I don’t understand why my strongman’s barbells are plasma globes, wouldn’t those weigh very little?
Darkest Dungeon is one of those games that has established its identity so absurdly well that I’m not entirely sure I’ve ever seen another game exactly like it, but Zen Studios has worked very hard at their attempt to change this: Circus Electrique. Zen is not exactly shying away from this comparison, Darkest Dungeon is the game I have heard Circus Electrique compared to more than any other and it’s easy to see why. Battles look and feel very similar, there’s a similar amount and type of resource management when it comes to your party members, permadeath is a present factor, etc. So how does it actually stack up to this comparison? It should be noted that I am not actually a fan of Darkest Dungeon myself, so I went into this review with the angle of finding out if somebody like me might still enjoy this game.
Circus Electrique takes place in an alternate history Victorian era London where Tesla-esque technology has become commonplace, and there is no better place to see the wonders of this world than the titular circus. The Circus Electrique is reopening after many years, and to mark the occasion they plan to light an electric Pillar of Power, but the moment they do so The Maddening occurs. People all over London begin to turn violent and murderous, and the circus’s performers must use their unique skills to protect the city while also trying to uncover the cause behind The Maddening. Because of the circus aesthetic the game is going for, character classes like fire breathers, clowns, and strongmen replace your usual fare for an RPG, with each class having their own sets of skills that perfectly match up with the kind of showman they’re supposed to be. Clowns can heal with laughter and taunt enemies with their jokes, escape artists can channel electricity through their chains, and strongmen hit things very hard.
A party in Circus Electrique is made up of up to four members, and positioning is very important. Party members will stand in a single file line, with each character having a set of preferred positions that would work best with their skills. Certain skills can only hit certain positions on the enemy team, a clown’s ball throw attack can hit anybody from anywhere but their hammer can only strike the first two people in the enemy line and only if that clown is in the first or second position. Some attacks can hit every member of the opposite party, though these are generally weak and more meant for their secondary effects such as breaking an enemy’s defensive stance or causing status effects. Aside from HP characters also have a secondary stat called devotion, which affects their stats such as evasion or attack strength. Certain attacks can lower the enemy’s devotion, and if you bring it down to zero they will immediately flee the battle, but be warned that this also applies to your characters. If a performer’s devotion stays at zero for multiple days they will leave the circus, this also happens if their HP reaches zero while in battle but for a much sadder reason (they die). Battle overall is rather slow paced for an RPG which does help ramp up tension, but I found this pace was a bit of a problem when an overly long loading screen accompanied each fight at both ends. Fights also feel rather repetitive, especially at the start, with very little variation on the skills you’re using until devotion levels force you to change up your party configuration.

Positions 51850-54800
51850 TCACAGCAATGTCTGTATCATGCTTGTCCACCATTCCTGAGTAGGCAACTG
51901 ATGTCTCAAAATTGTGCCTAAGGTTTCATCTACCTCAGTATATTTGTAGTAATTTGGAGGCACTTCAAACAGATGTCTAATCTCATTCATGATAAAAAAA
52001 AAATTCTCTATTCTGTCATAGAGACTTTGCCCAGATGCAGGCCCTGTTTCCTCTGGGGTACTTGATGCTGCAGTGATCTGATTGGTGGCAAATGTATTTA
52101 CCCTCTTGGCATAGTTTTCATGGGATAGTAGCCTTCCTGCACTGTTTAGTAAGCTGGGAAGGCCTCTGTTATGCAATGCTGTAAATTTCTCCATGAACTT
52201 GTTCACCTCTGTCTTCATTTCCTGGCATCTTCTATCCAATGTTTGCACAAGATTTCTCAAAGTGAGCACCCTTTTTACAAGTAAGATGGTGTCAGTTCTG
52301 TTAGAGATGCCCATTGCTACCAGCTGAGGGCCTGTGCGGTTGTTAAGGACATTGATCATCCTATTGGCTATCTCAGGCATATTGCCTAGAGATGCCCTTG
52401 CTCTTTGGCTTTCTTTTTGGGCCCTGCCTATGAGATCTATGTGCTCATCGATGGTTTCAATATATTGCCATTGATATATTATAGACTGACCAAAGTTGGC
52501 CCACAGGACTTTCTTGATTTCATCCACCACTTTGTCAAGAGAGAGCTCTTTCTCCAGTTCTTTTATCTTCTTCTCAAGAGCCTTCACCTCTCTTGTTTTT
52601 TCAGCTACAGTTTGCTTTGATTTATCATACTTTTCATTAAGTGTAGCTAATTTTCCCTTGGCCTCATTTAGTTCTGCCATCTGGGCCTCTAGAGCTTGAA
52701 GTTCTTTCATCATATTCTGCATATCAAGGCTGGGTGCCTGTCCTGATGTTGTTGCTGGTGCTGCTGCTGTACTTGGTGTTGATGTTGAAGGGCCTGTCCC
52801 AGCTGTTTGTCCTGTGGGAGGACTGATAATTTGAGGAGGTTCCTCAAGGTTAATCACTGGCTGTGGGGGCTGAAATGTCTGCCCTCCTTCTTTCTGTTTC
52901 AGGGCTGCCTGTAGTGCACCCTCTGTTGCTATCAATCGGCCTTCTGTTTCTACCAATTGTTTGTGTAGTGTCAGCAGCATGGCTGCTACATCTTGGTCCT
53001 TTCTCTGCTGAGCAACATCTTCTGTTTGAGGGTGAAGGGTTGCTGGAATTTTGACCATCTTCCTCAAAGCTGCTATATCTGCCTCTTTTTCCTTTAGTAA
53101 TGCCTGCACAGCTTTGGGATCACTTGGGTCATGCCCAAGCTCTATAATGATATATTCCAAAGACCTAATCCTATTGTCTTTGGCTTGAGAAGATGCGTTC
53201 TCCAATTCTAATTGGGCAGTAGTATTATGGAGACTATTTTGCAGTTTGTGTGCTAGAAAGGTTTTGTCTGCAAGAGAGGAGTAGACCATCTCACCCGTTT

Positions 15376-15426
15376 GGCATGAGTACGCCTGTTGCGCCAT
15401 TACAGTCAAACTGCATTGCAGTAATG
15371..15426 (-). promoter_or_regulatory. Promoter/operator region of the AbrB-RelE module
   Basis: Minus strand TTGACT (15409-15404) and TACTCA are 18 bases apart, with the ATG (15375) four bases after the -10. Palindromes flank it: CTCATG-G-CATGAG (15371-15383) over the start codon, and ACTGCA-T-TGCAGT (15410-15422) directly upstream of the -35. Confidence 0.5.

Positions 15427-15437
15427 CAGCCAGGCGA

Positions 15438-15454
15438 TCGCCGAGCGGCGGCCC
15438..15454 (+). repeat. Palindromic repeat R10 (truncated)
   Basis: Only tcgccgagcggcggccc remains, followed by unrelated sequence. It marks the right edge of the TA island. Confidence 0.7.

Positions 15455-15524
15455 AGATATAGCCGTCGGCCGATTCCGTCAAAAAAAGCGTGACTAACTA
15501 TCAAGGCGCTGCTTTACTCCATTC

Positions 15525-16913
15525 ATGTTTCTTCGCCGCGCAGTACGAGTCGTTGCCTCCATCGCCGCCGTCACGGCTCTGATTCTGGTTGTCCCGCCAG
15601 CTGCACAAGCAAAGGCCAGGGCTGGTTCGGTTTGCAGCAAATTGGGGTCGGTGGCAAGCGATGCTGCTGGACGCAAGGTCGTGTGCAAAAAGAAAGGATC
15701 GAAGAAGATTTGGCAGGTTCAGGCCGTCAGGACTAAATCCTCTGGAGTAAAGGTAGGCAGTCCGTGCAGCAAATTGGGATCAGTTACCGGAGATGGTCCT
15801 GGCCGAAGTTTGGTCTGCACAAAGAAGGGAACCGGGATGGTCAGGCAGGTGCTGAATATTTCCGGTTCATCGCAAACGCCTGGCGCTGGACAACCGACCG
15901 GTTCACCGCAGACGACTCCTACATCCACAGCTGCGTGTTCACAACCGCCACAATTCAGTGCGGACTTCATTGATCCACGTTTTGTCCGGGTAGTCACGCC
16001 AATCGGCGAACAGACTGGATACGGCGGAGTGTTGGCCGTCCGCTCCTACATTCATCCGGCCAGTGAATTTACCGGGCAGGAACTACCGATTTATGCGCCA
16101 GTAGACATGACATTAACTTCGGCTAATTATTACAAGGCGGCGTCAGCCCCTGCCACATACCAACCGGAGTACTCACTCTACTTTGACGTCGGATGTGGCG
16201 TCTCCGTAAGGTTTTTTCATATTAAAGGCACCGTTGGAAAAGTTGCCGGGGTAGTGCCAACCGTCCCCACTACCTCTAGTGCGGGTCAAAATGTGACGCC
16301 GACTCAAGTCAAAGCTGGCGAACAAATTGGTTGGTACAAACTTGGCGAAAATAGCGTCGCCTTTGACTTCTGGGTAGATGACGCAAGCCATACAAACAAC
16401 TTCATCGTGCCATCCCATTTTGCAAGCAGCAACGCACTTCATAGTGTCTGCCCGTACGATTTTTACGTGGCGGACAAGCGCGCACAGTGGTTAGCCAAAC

Devotion and HP levels on your performers are only one of the many, many things the game expects you to keep track of. A lot of these are introduced early, but this has the problem of feeling kind of overwhelming when presented all at once. Luckily Circus Electrique keeps all of its tutorials available at any time, so if you don’t quite understand a mechanic you can look at that specific tutorial again. One of these mechanics is the act of organizing shows for the circus to put on. Before embarking out onto the streets of London you must select a number of performers who will stay behind and entertain guests, and doing this is a much more complicated affair than you might think. Every performer has a preferred section of the show, the opening or closing act for example, shown using a V shaped symbol on their character card. They also have a type of performer they work well with, and one they very much don’t. Your job is to make sure each performer is in the best spot possible, with the success of your show depending on this synergy. A successful show will earn you resources that can be used to keep your circus afloat, something very important if you want to make it to the end of the game.
Overall Circus Electrique probably won’t change your mind if you’re not already interested in games like it, the slower pace and heavy amounts of resource management will probably still cause you to bounce off. I can tell that this is a pretty good game even with some of its flaws, but it was very much not my flavor. It doesn’t help that, while the Tesla circus aesthetic is fun, the game’s use of 3D models means that it is not as visually distinct as the game that inspired it. One aspect that may change your mind about trying it is that, unlike Darkest Dungeon, Circus Electrique has difficulty options that include an easy mode where characters regain a bit of health at the end of each day, but even with this it was not enough to hold my interest the whole way through. If you like Darkest Dungeon, this is absolutely a game you should give a shot, but otherwise the grand Circus Electrique is probably not going to change your life.